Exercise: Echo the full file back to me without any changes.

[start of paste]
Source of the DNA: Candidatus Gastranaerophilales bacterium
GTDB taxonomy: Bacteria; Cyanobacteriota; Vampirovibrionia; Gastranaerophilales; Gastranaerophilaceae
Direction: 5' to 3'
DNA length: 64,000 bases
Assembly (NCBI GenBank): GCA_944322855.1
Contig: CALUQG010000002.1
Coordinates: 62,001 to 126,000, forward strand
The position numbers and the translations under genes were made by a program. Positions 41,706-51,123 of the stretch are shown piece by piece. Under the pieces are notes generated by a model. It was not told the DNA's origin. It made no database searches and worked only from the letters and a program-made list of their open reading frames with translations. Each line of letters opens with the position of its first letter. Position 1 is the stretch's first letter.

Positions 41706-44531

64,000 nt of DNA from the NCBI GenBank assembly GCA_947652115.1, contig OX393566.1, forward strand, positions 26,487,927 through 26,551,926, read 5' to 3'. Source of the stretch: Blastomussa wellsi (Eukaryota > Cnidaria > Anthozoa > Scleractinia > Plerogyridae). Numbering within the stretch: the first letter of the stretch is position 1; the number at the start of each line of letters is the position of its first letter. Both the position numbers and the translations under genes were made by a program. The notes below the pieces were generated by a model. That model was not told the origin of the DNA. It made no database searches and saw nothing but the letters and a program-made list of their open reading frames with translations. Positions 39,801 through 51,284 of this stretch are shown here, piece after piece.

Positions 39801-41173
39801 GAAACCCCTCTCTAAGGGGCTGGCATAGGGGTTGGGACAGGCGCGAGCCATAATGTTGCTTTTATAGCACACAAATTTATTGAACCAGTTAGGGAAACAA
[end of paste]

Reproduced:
Source of the DNA: Candidatus Gastranaerophilales bacterium
GTDB taxonomy: Bacteria; Cyanobacteriota; Vampirovibrionia; Gastranaerophilales; Gastranaerophilaceae
Direction: 5' to 3'
DNA length: 64,000 bases
Assembly (NCBI GenBank): GCA_944322855.1
Contig: CALUQG010000002.1
Coordinates: 62,001 to 126,000, forward strand
The position numbers and the translations under genes were made by a program. Positions 41,706-51,123 of the stretch are shown piece by piece. Under the pieces are notes generated by a model. It was not told the DNA's origin. It made no database searches and worked only from the letters and a program-made list of their open reading frames with translations. Each line of letters opens with the position of its first letter. Position 1 is the stretch's first letter.

Positions 41706-44531

64,000 nt of DNA from the NCBI GenBank assembly GCA_947652115.1, contig OX393566.1, forward strand, positions 26,487,927 through 26,551,926, read 5' to 3'. Source of the stretch: Blastomussa wellsi (Eukaryota > Cnidaria > Anthozoa > Scleractinia > Plerogyridae). Numbering within the stretch: the first letter of the stretch is position 1; the number at the start of each line of letters is the position of its first letter. Both the position numbers and the translations under genes were made by a program. The notes below the pieces were generated by a model. That model was not told the origin of the DNA. It made no database searches and saw nothing but the letters and a program-made list of their open reading frames with translations. Positions 39,801 through 51,284 of this stretch are shown here, piece after piece.

Positions 39801-41173
39801 GAAACCCCTCTCTAAGGGGCTGGCATAGGGGTTGGGACAGGCGCGAGCCATAATGTTGCTTTTATAGCACACAAATTTATTGAACCAGTTAGGGAAACAA